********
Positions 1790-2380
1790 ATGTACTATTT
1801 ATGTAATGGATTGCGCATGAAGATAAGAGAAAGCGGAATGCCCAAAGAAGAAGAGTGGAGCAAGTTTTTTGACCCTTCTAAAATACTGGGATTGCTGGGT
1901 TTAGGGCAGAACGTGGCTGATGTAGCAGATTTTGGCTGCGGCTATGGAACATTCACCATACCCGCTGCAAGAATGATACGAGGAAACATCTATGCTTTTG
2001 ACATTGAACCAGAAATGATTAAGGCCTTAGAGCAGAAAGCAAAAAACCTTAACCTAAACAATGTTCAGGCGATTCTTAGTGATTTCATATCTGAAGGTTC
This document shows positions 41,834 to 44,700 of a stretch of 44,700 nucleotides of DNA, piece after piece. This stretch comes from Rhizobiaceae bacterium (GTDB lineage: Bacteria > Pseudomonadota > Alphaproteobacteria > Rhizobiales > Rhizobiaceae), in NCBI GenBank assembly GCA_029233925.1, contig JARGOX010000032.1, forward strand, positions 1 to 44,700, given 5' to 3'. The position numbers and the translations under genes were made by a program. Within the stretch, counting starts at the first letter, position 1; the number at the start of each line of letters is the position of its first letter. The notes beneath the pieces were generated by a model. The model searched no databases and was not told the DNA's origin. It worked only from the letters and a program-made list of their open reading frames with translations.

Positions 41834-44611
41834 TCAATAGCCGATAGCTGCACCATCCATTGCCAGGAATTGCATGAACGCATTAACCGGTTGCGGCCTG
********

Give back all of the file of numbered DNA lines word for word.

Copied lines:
Positions 1790-2380
1790 ATGTACTATTT
1801 ATGTAATGGATTGCGCATGAAGATAAGAGAAAGCGGAATGCCCAAAGAAGAAGAGTGGAGCAAGTTTTTTGACCCTTCTAAAATACTGGGATTGCTGGGT
1901 TTAGGGCAGAACGTGGCTGATGTAGCAGATTTTGGCTGCGGCTATGGAACATTCACCATACCCGCTGCAAGAATGATACGAGGAAACATCTATGCTTTTG
2001 ACATTGAACCAGAAATGATTAAGGCCTTAGAGCAGAAAGCAAAAAACCTTAACCTAAACAATGTTCAGGCGATTCTTAGTGATTTCATATCTGAAGGTTC
This document shows positions 41,834 to 44,700 of a stretch of 44,700 nucleotides of DNA, piece after piece. This stretch comes from Rhizobiaceae bacterium (GTDB lineage: Bacteria > Pseudomonadota > Alphaproteobacteria > Rhizobiales > Rhizobiaceae), in NCBI GenBank assembly GCA_029233925.1, contig JARGOX010000032.1, forward strand, positions 1 to 44,700, given 5' to 3'. The position numbers and the translations under genes were made by a program. Within the stretch, counting starts at the first letter, position 1; the number at the start of each line of letters is the position of its first letter. The notes beneath the pieces were generated by a model. The model searched no databases and was not told the DNA's origin. It worked only from the letters and a program-made list of their open reading frames with translations.

Positions 41834-44611
41834 TCAATAGCCGATAGCTGCACCATCCATTGCCAGGAATTGCATGAACGCATTAACCGGTTGCGGCCTG